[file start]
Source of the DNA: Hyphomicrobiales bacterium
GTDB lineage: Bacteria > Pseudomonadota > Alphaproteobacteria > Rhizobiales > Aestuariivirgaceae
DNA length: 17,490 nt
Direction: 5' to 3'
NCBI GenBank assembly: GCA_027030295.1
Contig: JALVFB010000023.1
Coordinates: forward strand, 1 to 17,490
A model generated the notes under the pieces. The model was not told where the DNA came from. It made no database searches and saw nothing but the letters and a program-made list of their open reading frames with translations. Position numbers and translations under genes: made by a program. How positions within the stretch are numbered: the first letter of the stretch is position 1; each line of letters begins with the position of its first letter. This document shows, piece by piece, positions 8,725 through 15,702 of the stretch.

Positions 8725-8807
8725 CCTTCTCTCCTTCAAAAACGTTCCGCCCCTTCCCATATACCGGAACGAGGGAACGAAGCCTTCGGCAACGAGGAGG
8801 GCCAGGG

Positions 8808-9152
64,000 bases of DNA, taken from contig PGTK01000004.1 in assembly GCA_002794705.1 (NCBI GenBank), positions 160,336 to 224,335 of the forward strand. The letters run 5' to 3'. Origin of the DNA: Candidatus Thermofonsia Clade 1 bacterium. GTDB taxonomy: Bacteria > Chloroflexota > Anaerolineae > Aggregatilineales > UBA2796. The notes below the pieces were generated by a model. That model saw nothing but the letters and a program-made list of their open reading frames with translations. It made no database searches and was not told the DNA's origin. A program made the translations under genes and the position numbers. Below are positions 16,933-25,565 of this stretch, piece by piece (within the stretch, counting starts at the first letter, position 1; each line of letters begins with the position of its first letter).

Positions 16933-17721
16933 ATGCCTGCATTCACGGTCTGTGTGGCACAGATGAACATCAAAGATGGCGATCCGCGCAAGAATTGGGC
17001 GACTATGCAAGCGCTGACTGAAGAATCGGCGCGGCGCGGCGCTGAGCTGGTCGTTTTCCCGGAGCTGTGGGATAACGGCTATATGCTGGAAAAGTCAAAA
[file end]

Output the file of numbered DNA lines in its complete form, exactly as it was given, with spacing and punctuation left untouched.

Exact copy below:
Source of the DNA: Hyphomicrobiales bacterium
GTDB lineage: Bacteria > Pseudomonadota > Alphaproteobacteria > Rhizobiales > Aestuariivirgaceae
DNA length: 17,490 nt
Direction: 5' to 3'
NCBI GenBank assembly: GCA_027030295.1
Contig: JALVFB010000023.1
Coordinates: forward strand, 1 to 17,490
A model generated the notes under the pieces. The model was not told where the DNA came from. It made no database searches and saw nothing but the letters and a program-made list of their open reading frames with translations. Position numbers and translations under genes: made by a program. How positions within the stretch are numbered: the first letter of the stretch is position 1; each line of letters begins with the position of its first letter. This document shows, piece by piece, positions 8,725 through 15,702 of the stretch.

Positions 8725-8807
8725 CCTTCTCTCCTTCAAAAACGTTCCGCCCCTTCCCATATACCGGAACGAGGGAACGAAGCCTTCGGCAACGAGGAGG
8801 GCCAGGG

Positions 8808-9152
64,000 bases of DNA, taken from contig PGTK01000004.1 in assembly GCA_002794705.1 (NCBI GenBank), positions 160,336 to 224,335 of the forward strand. The letters run 5' to 3'. Origin of the DNA: Candidatus Thermofonsia Clade 1 bacterium. GTDB taxonomy: Bacteria > Chloroflexota > Anaerolineae > Aggregatilineales > UBA2796. The notes below the pieces were generated by a model. That model saw nothing but the letters and a program-made list of their open reading frames with translations. It made no database searches and was not told the DNA's origin. A program made the translations under genes and the position numbers. Below are positions 16,933-25,565 of this stretch, piece by piece (within the stretch, counting starts at the first letter, position 1; each line of letters begins with the position of its first letter).

Positions 16933-17721
16933 ATGCCTGCATTCACGGTCTGTGTGGCACAGATGAACATCAAAGATGGCGATCCGCGCAAGAATTGGGC
17001 GACTATGCAAGCGCTGACTGAAGAATCGGCGCGGCGCGGCGCTGAGCTGGTCGTTTTCCCGGAGCTGTGGGATAACGGCTATATGCTGGAAAAGTCAAAA